Closer to recession?: That's what UCLA's Anderson Forecast is saying in its latest quarterly report. Between credit woes and the housing slowdown, growth is expected to hover just above 1 percent by early next year - so sluggish that it wouldn't take much to tip the economy into a recession. In California, year-over-year job growth will slow to 0.7 percent, while unemployment will rise to near 6 percent from the current 5.3 percent. Real estate woes should moderate by the middle of next year. True, it's just another bunch of economists making educated projections, but the UCLA folks have a history of being right lots of the time. (LAT, Business Journal)
Anschutz pulls fast one: All right, how else would you describe middle-of-the-night passage of legislation that would make Anschutz Entertainment Group eligible for millions of dollars in state housing funds? Oh, and did we mention that AEG is a major political contributor? The Anschutz bill, which was sponsored by Assembly Speaker Fabian Nunez and opposed by advocates of affordable housing, would make AEG's L.A. Live project near the Staples Center eligible to compete for some of the $2.8 billion in bond money voters approved for such housing last year. From the LAT:
Watchdog groups are highly critical of such bills - known as "jam jobs" - because they do not go through the normal vetting process of months of public hearings. The bill was amended in the Senate last week. "Nobody has taken a look at the policy implications of this yet," said Julie Snyder, policy director of the nonprofit group Housing California. Another housing group argued that an entertainment conglomerate is not an appropriate recipient of public housing funds. Anschutz has donated $50,000 to the campaign for a ballot measure, championed by the Democrats who control the Legislature, that would extend term limits of sitting lawmakers.
Another OK for Grand Ave.: Bonaventure Hotel owner Peter Zen keeps fighting the good fight in opposing the $2-billion makeover (Villaraigosa has been trying to strike a deal with him that would avoid a lengthy court tussle). This time, Zen's attorneys argued that Grand Ave. would violate a downtown redevelopment plan by adding too many housing units. But a council committee voted in favor of tract maps for the project, which is supposed to be an important next step. Related Cos. had been scheduled to break ground Oct. 1, but that's been pushed back to December. (LAT)
CEO: Mattel not perfect: Boy, talk about stating the obvious. Robert Eckert told lawmakers on Capitol Hill this morning that the El Segundo toymaker would work to improve safety, and insisted that the company acted responsibly in recalling millions of Chinese-made toys. There has been squabbling between Mattel and the Consumer Product Safety Commission over when the government should be notified of safety problems. Eckert would only say that both sides are developing a "new set of reporting protocols." (AP)
Drug companies win: Amgen shares are up almost 3 percent in early trading on news of that FDA panel declining to recommend restrictions on the use of anti-anemia drugs being sold by the Thousand Oaks-based company. Several studies suggest high doses of the drugs lead to increased risk of heart problems and even death. But panel members said the data was inconclusive about the ideal hemoglobin target and choose to err on the side of giving doctors more discretion. (Reuters)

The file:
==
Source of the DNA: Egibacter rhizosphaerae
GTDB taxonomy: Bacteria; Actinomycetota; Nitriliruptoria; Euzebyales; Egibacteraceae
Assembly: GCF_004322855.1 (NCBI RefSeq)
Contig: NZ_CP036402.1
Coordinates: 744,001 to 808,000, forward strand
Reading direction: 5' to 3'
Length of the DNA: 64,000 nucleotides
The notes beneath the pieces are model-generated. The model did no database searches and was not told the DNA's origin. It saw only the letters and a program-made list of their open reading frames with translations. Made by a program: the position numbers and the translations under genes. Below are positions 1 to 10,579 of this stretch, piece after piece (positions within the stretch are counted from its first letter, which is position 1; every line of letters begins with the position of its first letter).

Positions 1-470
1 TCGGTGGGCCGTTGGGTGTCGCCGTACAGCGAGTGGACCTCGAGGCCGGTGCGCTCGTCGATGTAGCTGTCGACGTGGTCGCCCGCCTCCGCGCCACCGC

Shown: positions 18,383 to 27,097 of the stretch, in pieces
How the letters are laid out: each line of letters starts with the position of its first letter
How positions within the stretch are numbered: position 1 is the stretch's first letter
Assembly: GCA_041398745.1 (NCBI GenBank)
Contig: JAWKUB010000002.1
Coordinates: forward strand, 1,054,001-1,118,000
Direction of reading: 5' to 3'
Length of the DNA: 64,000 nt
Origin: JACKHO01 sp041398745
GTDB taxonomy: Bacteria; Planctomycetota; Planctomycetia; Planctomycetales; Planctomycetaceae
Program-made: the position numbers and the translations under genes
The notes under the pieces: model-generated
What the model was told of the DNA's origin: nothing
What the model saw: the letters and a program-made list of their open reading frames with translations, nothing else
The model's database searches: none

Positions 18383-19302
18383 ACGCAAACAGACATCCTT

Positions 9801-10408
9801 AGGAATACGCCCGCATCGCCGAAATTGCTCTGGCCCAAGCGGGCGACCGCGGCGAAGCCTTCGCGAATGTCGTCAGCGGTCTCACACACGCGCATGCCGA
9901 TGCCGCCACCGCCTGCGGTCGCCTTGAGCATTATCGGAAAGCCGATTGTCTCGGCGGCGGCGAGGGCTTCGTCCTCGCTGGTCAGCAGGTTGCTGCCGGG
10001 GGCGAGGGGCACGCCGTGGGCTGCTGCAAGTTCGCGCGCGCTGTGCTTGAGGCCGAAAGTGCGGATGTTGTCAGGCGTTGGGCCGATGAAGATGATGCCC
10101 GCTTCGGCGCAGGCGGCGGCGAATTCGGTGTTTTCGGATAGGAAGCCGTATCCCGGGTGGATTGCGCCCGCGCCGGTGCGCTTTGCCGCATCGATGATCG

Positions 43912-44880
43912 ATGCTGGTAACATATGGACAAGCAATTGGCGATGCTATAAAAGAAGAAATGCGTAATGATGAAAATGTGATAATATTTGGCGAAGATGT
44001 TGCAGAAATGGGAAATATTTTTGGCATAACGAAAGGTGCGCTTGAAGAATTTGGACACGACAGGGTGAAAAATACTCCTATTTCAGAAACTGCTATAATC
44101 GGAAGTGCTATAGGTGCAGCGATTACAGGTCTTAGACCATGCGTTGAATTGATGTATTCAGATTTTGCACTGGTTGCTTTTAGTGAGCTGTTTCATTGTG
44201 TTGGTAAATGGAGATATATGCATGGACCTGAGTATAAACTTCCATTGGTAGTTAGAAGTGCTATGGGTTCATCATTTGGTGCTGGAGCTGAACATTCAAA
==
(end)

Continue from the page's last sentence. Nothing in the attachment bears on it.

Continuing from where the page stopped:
Why is El-Erian leaving?: Harvard's investment fund manager would only offer a long and cryptic statement about why he's returning to OC and the Bill Gross-led Pacific Investment Management Company (other than he wants to be closer to his family). At Pimco, El-Erian will step into the newly created position of managing director, co-chief executive and co-chief investment officer. The news was surprising to some because Harvard's endowment had a 23 percent return for fiscal 2007 - not too shabby, especially since El-Erian had to rebuild much of the fund's team. From the NYT:
At Pimco, Mr. El-Erian made tens of millions, according to several people who know him. Though he was only at Harvard for half of fiscal 2006, he earned $2.3 million. The fiscal 2007 figures are not yet available. An associate who did not want to be identified because he had not been authorized to discuss the matter said yesterday that Mr. El-Erian’s wife and daughter were not happy in Boston. Jay O. Light, dean of the Harvard Business School and a board member of the Harvard Management Company, said that he had known of Mr. El-Erian’s plan for several weeks and that “Mohamed has been thinking about this long and hard.”
No more Nissan Open: The annual PGA event at storied Riviera Country Club will now be sponsored by a McLean, Va. consulting company, Bearing Point. This ends the tournament's 21-year association with Nissan, though it's not much of a surprise after the automaker moved its corporate offices from Torrance to Nashville. (LAT)
Stewart back at Oscars: The host of "The Daily Show" is returning after decidedly mixed reviews when he first hosted in 2006 (Ellen DeGeneres did a much better job earlier this year). Whatever. The show, scheduled for Feb. 24 on ABC, will be produced by Gil Cates, who was also the producer in 2006. (NYT)
Univision overstates case: The L.A.-based media giant issued a press release proudly announcing that it beat out ABC, CNN, Fox News and MSNBC with its Democratic forum. Variety says that's not quite the whole story - that the 4.6 million viewers being touted came from an analysis of viewers who had tuned in for at least six minutes of the 90-minute forum. The total average viewers for the debate came in at 2.1 million, making it the sixth highest-rated debate.